Managerial Preferences, Corporate Governance, and Financial Structure
Washington University in St. Louis - Olin Business School; China Academy of Financial Research (CAFR)
Boston University - Department of Economics
Conflicts of interest between insiders (e.g, controlling shareholders) and outsiders (e.g., minority shareholders) are central to the analysis of modern corporation. In an integrated continuous-time contingent claims framework with imperfect corporate governance, we examine a controlling shareholder's optimal choice of capital structure, ownership concentration, private benefit diversion, consumption, and financial market investment. We derive solutions in explicit parametric forms up to numerical integrations. In addition to generating implications consistent with existing empirical evidence, we also show that managerial preference characteristics (such as risk aversion and impatience), corporate governance, and financial market are important determinants of equity value, credit spread, agency costs, capital structure, and ownership concentration. Our model produces many novel empirically testable predictions. For example, it implies that a more risk averse or a less impatient entrepreneur issues less debt and more equity, and that stronger corporate governance leads to higher equity value, lower leverage, less ownership concentration, and lower credit spread. In addition, it also suggests that as the Sharpe ratio in the financial market increases, firm leverage ratio, agency costs, and credit spread all increase.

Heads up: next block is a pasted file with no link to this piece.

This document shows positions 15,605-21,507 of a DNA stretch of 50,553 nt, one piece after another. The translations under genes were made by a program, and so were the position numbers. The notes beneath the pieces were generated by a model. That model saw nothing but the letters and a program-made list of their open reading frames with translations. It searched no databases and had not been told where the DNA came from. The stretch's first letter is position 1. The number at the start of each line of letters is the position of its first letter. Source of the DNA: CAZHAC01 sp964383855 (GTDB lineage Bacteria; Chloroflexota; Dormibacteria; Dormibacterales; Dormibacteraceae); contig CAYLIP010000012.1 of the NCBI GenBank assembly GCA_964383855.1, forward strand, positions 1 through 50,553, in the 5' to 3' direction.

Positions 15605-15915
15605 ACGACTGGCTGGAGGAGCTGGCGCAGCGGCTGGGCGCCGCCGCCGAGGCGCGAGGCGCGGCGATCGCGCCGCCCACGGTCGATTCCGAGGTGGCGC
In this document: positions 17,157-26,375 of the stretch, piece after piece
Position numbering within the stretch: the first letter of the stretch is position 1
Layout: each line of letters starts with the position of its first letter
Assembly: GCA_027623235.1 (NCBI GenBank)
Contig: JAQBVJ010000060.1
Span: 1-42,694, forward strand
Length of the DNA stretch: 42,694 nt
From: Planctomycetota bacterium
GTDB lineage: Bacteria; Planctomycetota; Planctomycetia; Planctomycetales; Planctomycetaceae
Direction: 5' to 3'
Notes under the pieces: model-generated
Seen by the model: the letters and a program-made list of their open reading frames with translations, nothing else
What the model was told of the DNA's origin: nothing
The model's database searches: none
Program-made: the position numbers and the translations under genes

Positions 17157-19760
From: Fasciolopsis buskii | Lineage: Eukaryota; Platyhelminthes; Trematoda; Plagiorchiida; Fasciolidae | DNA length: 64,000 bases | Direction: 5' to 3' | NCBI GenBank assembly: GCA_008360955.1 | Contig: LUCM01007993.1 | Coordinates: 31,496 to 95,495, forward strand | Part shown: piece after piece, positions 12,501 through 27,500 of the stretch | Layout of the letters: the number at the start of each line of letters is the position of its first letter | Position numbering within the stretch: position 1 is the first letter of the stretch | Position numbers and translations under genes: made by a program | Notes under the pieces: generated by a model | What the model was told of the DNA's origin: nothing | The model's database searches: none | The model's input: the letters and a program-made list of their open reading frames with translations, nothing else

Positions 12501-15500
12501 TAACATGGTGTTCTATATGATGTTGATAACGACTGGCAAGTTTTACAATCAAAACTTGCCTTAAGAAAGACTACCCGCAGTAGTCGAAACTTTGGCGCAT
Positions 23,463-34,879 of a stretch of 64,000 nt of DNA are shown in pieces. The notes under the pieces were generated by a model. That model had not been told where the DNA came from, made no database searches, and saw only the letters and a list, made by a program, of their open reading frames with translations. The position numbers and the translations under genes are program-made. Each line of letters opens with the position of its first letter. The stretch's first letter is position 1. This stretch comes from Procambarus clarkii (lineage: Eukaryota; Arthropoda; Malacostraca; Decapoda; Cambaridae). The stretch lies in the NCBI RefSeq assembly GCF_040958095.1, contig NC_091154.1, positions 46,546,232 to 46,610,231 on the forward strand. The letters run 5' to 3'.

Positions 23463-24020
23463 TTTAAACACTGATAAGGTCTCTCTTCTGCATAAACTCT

Number of Pages in PDF File: 46
Keywords: Managerial/entrepreneurial characteristics, ownership and capital structure, private benefits of control, corporate governance
JEL Classification: D11, D91, G11, C61working papers series
Date posted: March 17, 2006
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